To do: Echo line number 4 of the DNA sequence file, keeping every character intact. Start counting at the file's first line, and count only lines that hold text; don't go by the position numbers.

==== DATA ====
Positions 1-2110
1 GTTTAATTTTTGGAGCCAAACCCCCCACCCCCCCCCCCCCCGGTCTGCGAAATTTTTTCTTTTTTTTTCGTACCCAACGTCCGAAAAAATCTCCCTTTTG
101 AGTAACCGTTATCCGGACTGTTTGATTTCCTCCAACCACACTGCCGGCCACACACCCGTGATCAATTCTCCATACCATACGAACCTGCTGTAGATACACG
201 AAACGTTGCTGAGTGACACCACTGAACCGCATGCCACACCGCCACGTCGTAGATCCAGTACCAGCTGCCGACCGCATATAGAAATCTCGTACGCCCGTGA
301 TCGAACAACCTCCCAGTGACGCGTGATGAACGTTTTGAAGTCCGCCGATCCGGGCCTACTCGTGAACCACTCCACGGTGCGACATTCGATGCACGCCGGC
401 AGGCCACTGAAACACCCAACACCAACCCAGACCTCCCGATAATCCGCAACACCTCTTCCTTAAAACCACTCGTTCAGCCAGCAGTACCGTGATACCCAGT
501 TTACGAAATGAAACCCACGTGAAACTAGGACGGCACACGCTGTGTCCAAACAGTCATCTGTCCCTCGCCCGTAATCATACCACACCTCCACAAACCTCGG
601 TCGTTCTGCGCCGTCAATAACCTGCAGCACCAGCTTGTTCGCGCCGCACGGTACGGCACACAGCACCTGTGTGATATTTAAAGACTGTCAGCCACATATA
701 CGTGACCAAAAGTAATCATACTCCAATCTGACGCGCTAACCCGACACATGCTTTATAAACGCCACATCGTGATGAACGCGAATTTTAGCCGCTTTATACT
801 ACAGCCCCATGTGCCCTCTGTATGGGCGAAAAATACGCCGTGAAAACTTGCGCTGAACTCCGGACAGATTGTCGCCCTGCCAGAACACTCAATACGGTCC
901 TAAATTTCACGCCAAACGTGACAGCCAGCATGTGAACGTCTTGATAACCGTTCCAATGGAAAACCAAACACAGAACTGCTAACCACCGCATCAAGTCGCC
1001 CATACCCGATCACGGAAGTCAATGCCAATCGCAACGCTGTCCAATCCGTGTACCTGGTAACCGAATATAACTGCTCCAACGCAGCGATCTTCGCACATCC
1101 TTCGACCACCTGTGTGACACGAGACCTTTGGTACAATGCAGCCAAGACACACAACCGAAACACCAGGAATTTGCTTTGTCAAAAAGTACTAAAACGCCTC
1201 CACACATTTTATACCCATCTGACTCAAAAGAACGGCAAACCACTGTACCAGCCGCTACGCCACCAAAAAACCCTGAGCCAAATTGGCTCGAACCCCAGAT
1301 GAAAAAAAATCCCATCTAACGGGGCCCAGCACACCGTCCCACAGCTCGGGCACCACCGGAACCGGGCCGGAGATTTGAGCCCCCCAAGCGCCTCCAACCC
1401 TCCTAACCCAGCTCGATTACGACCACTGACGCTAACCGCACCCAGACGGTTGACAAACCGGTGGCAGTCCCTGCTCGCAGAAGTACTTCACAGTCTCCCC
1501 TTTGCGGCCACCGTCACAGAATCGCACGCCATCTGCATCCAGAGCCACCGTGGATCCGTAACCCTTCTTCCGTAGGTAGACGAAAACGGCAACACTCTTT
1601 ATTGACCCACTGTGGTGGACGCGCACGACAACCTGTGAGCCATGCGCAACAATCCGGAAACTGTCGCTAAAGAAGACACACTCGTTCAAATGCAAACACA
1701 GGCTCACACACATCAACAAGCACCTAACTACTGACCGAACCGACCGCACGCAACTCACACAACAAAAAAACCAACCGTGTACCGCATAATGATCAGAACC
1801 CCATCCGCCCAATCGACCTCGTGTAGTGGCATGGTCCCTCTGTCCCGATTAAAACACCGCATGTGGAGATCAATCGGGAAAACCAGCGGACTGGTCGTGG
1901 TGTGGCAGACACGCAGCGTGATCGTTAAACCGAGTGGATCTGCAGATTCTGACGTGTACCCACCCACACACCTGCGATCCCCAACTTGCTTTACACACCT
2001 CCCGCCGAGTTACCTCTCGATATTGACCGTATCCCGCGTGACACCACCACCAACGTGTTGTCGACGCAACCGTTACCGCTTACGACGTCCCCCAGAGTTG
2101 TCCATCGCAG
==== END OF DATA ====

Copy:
201 AAACGTTGCTGAGTGACACCACTGAACCGCATGCCACACCGCCACGTCGTAGATCCAGTACCAGCTGCCGACCGCATATAGAAATCTCGTACGCCCGTGA